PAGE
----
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Fair woman and fair woman's love
and cheerful appearance that the same spot bore only a Form still a nobler prize,
few months previously, that I became lost in wonder Where ancient virtnes dwell in youth, And manly ardours rise;
and conjecture. As I stood ruminating on the desola Who wonld their charming icfuence lose,
tion, I heard a wild and frenzied laugh, and on turning Outcast be he from bliss;
round, beheld the once-happy habitant of the humble Who for his mistress would not die,
dwelling. She was arrayed in a blue stuff gown, in Should never taste ber kiss !
happier days her Sunday garment, to which wild flowers Religion, daughter of the sky,
of various descriptions, intermingled with straws, were The foe has left behind,
affixed in whimsical arrangement. Still, in the curious That messenger of glory sent To cheer each sinking mind;
costume, neatness was blended with absurdity, and her Blood shall her altar purify,
white cap and handkerchief told of better times. Tin Which foemen have profaned,
voluntarily spoke to her, but she started back, and re Forgotten, slighted, made a jest
pulsed my offered hand; then hastily stepping forward, That too shall be maintained !
gazed so intently on me, that I thought her looks were See, mounting with an eagle's sweep,
growing into recognition, and I was on the point of The patriotic fire,
addressing her on the subject of her ruined abode, That with enthusiastic heat Shall make our foes expire !
when the same wild laugh burst forth afresh, and she O tell me, all now standing here,
hastily fled from the spot. In love's and pleasure's trance,
On my return, I learnt that the cottage had been Shall we not meet when beacon fires
pulled down, and the garden laid waste, by order of the From height and mountain glance ?
landlord, that the ground might be planted, to add to Shall we not forth in courage firm,
the extent of a plantation which he preferred seeing When vengeance brings the day?
from his drawing-room windows to the straw-roofed Shall we not forth, and in our blood Float our foes away?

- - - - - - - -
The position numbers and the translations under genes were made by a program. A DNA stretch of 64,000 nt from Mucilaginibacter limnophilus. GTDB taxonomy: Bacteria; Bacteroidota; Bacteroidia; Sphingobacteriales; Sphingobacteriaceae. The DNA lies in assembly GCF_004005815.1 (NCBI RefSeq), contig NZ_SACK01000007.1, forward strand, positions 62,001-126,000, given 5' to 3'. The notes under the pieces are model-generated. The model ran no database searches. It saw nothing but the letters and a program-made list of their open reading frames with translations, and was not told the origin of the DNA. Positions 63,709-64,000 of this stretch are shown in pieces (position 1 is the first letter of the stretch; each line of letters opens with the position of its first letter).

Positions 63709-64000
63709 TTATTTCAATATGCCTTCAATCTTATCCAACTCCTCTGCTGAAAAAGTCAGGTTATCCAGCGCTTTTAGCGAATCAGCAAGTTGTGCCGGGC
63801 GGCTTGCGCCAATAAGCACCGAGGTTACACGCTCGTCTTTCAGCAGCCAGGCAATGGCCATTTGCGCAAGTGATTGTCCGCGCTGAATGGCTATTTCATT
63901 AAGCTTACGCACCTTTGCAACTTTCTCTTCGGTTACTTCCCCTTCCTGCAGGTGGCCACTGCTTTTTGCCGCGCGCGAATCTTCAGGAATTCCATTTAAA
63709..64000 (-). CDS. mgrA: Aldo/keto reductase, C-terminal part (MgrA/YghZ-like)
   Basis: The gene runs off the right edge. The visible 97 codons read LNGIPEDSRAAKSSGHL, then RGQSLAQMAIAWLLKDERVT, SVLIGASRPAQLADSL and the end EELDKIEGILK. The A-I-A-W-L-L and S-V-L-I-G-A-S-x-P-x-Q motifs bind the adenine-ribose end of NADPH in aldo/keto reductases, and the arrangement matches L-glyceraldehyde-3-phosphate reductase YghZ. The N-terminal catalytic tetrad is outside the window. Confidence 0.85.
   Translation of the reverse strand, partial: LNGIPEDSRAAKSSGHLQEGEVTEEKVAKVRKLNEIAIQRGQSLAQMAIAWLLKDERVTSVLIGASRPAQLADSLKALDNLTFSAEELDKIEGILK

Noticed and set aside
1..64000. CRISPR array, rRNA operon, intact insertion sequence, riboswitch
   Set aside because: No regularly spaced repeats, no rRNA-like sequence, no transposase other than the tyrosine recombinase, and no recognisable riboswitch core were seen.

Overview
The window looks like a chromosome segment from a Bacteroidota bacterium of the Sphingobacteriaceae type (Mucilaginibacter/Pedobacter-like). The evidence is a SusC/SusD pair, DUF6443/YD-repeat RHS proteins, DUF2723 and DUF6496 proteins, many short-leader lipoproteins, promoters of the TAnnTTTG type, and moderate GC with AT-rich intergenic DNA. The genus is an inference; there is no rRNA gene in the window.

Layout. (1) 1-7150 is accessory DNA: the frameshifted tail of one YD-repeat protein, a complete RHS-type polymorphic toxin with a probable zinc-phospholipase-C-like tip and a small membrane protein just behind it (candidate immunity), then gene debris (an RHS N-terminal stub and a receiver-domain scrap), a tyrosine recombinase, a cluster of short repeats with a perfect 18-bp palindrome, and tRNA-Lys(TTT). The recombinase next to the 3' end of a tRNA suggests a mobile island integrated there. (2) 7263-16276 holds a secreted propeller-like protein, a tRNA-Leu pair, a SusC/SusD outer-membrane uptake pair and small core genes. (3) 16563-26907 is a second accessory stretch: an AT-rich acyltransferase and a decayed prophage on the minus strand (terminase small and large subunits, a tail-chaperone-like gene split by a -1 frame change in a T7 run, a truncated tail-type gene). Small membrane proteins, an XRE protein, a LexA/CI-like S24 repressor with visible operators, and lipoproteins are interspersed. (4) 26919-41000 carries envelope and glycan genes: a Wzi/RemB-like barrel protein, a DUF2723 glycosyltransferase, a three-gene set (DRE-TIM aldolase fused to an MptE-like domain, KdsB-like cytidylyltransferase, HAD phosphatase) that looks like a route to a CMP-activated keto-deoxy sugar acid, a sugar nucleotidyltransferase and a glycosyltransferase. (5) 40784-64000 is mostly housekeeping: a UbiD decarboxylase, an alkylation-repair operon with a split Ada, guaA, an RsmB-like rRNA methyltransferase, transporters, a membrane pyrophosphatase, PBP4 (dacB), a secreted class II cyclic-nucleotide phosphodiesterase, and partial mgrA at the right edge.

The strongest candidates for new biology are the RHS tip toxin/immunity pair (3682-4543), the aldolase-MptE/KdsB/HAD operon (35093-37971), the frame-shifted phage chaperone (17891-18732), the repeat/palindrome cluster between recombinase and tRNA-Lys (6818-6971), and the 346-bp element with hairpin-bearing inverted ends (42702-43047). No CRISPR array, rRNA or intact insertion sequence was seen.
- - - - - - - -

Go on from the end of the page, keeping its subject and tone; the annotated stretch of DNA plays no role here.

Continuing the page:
tenement and its simple garden ; and that the old Thou who pervad'st yon wide expanse
woman had offered, in her affection for the spot, to enFather! to thee we cry;
deavour to pay an advance of rent, but was rejected, Lead us--althongh it be to death
and from that hour she used to say all her peaceful Lead us to victory !
days were gone, since the home which had sheltered her
so many years was to be taken away; and whenever LOCAL ATTACHMENT.
another dwelling was proposed to her, “No, no," she
would exclaim, “I can never like any other; it was As I was one summer's evening looking over a book here that my old father, when he was dying, said, of Aowers painted from nature, a pale sprig of eglan. “ Ellen, never leave this cottage: it was here you
learnt tine brought to mind the neat white-washed cottage, by your duty, it was here you saw your parents living the side of which it had once flourished. The inmate
poor, but contented :' yes," she would continue sighing of the humble dwelling was a poor but contented old “ here in the summer's evening we sat together, on the woman, whom, owing to the various visits I had re- old bench, listening to the music of the bees, and lookcently paid and received after a long absence from home, ing on our cottage flowers ; and since it may not be I had not been able to call on as usual: and hastily bere that my head may sink to rest, I care not where it tying on my hat, I took my way through a lane almost he.” Thus would she lament the first misfortune she impassable with wreaths of woodbine and other hedge had sincerely felt, devoid of all the near connexions of wild flowers, to her habitation. It was the hour at
life; the little spot of earth, and the humble comforts which she was generally seated, spinning at her cottage attached to it, were become unusually dear to her heart; door, and singing the songs best liked in her youth, and that heart was a warm one. and every step I took I listened for her voice; but the When the day for the poor woman's quitting arrived, cow-boy trilling his lay, and the lowing of his herds, she wandered off for weeks, no one could tell whither ; as they were slowly winding their homeward